Independent BIOS companies like Award, Chips & Technologies, and Phoenix began to market clean room BIOS that was 100% compatible with IBM's, and from that time on any competent computer manufacturer could achieve IBM compatibility as a matter of routine.
From around 1984, the market was fast growing but relatively stable. There was as yet no sign of the "Win" half of "Wintel", though Microsoft were achieving enormous revenues from DOS sales both to IBM and to an ever-growing list of other manufacturers who were illegally forced to buy an MS-DOS license for every machine they made, even those that shipped with competing products! As for Intel, every PC made either had an Intel processor or one made by a second source supplier under license from Intel. Intel and Microsoft had enormous revenues, Compaq and a thousand other makers between them made far more machines than IBM, but the power to decide the shape of the personal computer rested firmly in IBM's hands.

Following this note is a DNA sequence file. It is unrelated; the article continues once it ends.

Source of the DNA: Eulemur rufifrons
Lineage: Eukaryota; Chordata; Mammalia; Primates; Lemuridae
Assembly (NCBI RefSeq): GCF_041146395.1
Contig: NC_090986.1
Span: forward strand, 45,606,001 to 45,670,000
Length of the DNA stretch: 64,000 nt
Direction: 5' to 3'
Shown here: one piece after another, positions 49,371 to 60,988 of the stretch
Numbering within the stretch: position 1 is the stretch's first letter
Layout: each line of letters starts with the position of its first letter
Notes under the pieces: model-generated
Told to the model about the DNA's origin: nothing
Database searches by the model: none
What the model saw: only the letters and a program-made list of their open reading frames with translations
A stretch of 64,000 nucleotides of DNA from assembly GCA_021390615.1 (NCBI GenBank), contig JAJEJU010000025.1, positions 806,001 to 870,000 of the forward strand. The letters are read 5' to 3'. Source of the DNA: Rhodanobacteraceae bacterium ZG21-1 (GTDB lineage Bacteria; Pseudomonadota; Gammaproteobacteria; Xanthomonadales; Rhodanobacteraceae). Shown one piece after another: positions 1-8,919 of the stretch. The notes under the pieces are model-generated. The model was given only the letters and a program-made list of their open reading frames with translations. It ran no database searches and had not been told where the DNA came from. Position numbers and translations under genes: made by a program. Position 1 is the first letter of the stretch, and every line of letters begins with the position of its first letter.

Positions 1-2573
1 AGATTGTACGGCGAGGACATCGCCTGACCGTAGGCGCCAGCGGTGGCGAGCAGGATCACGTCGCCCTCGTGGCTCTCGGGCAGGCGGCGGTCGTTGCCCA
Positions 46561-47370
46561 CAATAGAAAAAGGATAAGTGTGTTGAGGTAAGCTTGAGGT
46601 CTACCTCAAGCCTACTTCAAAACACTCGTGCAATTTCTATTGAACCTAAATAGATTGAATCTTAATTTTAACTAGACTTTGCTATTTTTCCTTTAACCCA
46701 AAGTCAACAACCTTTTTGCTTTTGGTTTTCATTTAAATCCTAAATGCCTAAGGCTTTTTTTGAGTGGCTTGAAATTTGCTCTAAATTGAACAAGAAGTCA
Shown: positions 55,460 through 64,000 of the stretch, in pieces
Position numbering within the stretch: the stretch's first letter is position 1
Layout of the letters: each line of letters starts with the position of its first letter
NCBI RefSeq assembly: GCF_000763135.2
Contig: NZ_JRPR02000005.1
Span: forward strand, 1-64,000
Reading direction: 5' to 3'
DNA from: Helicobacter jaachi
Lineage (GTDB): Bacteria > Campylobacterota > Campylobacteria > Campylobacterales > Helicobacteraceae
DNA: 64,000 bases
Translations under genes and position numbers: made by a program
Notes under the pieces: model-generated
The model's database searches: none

The rise of Wintel
In 1987, IBM made a bold and ultimately disastrous business decision. Although the open architecture of the PC and its successors had been a great success for them, and they were the biggest single manufacturer, most of the market was buying faster and cheaper IBM compatible machines made by other firms. IBM chose to introduce their PS/2 line. The PS/2s remained software compatible, but the hardware was quite different. It introduced the technically superior Microchannel bus for higher speed communication within the system, but failed to maintain the open AT bus (later called the ISA bus), which meant that none of the millions of existing add-in cards would function. The new IBM machines, in other words, were not IBM compatible!
In addition, IBM planned the PS/2 in such a way that for both technical and legal reasons it would be very difficult to clone. Instead, IBM offered to sell a PS/2 licence to anyone who could afford the royalty—but that they would not only require a royalty for every PS/2 compatible machine sold, but also a payment for every IBM compatible machine the particular maker had ever made in the past.